The steering is arcade-game sharp and just as precise, but sadly has as much feel as a computer game, too. Thankfully, there’s plenty of grip thanks to the quattro all-wheel-drive, making the Audi feel much more secure through corners than the equivalent Alfa Romeo Giulia Quadrifoglio – especially in poor weather.
Even with its standard steel brakes fitted, huge discs ensure speed can be wiped off at a startling rate. Carbon-ceramic brakes are also offered which reduce the car’s overall weight by 23kg and are designed to reduce brake fade during heavy use. Although, at over £6,000, this option is best left unchecked unless you plan to take your RS4 to the racetrack.
Overall, the Audi RS4 offers plenty of high-speed thrills, but lacks the precision and visceral thrills of the equivalent BMW M3. However, we think the Audi’s more subdued character and all-weather ability will suit most drivers the majority of the time.
Interior & comfort
The Audi RS4 is designed to be an excellent all-rounder as well as a performance car. Part of this brief includes being a comfortable, luxury cruiser that’s an appealing companion for long journeys, and the RS4 is more than capable of playing this role.
The optional Dynamic Ride Control setup is a useful extra in this regard, as it alters the suspension setup depending on the mode you select. In ‘Comfort’ and ‘Auto’, the ride is more supple and compliant, whereas ‘Dynamic’ mode makes the car lower and more squat for tighter body control when cornering quickly, but it also means the ride gets much firmer.
The Audi RS4 Avant is based on the fifth generation of Audi A4, which has been on sale since 2016. While Audi has made incremental improvements over that time, the overall design of the cabin is beginning to show its age. The new Mercedes-AMG C 63 boasts a flashy portrait-style infotainment screen alongside swathes of ambient lighting; compared to that, the RS4’s interior feels rather dull, despite feeling more solid than the Merc.
Exclusive to the RS4 is a set of RS-specific visuals for the infotainment and Virtual Cockpit systems, as well as a figure-hugging set of quilted sports seats. These are finished in Nappa leather as standard and go a long way to making the RS4 feel like a step up from the regular A4.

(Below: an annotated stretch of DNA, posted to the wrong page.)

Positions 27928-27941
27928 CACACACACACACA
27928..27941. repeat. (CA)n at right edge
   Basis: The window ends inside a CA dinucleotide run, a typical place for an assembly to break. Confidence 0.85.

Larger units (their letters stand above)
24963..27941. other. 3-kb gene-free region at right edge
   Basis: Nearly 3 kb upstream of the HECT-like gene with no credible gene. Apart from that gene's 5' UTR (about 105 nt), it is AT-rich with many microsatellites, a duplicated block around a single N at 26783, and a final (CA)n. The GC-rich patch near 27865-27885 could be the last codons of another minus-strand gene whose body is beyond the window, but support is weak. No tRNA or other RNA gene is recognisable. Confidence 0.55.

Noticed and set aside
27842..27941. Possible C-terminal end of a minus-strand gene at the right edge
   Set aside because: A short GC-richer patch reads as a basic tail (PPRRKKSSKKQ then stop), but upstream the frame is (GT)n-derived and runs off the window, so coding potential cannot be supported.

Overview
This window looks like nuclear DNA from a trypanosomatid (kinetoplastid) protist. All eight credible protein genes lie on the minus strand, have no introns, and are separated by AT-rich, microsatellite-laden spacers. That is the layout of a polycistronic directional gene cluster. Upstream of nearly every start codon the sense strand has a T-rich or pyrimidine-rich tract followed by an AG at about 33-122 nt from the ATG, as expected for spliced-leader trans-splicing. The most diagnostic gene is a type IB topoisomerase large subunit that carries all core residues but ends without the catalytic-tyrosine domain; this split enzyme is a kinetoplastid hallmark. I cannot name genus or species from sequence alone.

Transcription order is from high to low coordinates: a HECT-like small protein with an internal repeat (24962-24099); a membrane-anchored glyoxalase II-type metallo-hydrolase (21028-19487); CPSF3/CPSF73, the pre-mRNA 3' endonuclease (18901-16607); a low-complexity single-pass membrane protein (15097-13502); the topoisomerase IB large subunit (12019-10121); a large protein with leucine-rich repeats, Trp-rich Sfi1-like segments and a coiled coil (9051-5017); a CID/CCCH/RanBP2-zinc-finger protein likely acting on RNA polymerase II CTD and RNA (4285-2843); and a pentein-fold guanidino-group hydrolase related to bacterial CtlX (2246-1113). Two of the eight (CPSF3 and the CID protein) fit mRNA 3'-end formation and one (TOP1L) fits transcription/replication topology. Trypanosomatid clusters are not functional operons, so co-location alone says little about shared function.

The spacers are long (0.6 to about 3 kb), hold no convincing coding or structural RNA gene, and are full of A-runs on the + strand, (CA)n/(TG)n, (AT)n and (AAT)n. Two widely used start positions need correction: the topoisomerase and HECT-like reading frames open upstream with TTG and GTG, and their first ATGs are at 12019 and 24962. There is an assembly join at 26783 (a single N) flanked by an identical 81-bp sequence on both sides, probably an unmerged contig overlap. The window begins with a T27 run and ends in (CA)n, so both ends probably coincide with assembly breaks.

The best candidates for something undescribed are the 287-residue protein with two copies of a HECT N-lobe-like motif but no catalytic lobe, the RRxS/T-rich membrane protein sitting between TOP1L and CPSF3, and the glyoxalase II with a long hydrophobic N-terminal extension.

There are three trim levels available above the standard RS4: Carbon Black, Competition and Vorsprung. Carbon Black comes with 20-inch alloy wheels, carbon-fibre interior trim highlights and black exterior trim, including the grille.
Limited-run Competition cars get lowered suspension, a sportier drivetrain setup and Alcantara suede upholstery. Finally, the range-topping Vorsprung Edition adds a panoramic sunroof, Bang & Olufsen stereo and adaptive suspension – although, these both cost more than £80,000.
Practicality & boot space
The RS4 is as practical as the standard Audi A4 Avant estate, making it a tempting choice for those who regularly need to transport family, cargo or both but don’t want to sacrifice speed or the pleasure of owning a performance car to do so.
Head and legroom are good for all passengers, whether in the front or rear of the RS4, and the 505-litre boot is one of the biggest in its class, beating out the 500 litres on offer in the upcoming BMW M3 Touring. Fold down the rear seats and this space expands to 1,510 litres – turning the Audi estate into one of the world’s fastest vans.
Reliability & safety
While it's understandable many automatically associate premium brands such as Audi with quality and reliability, our recent Driver Power customer satisfaction surveys suggest otherwise. In 2022, the German brand could only muster a 19th place finish out of 29 manufacturers, with over 19% of owners reporting issues with their car within the first year of ownership. The Audi A4 – on which the RS4 is based – didn’t fare much better either; it positioned 60th out of 75 cars.
On a more positive note, the standard A4 saloon received a five-star safety rating from Euro NCAP and although it won’t be tested separately, it’s all but definite that the RS4 would do the same. Standard kit includes pre sense city braking, multi-collision brake assist, Audi side assist, and parking system plus, while a Driver Assistance Pack – standard on Vorsprung models – is also available as an option. This costs £1,200 and adds adaptive cruise control with traffic jam assist, traffic sign recognition and lane keeping assistance.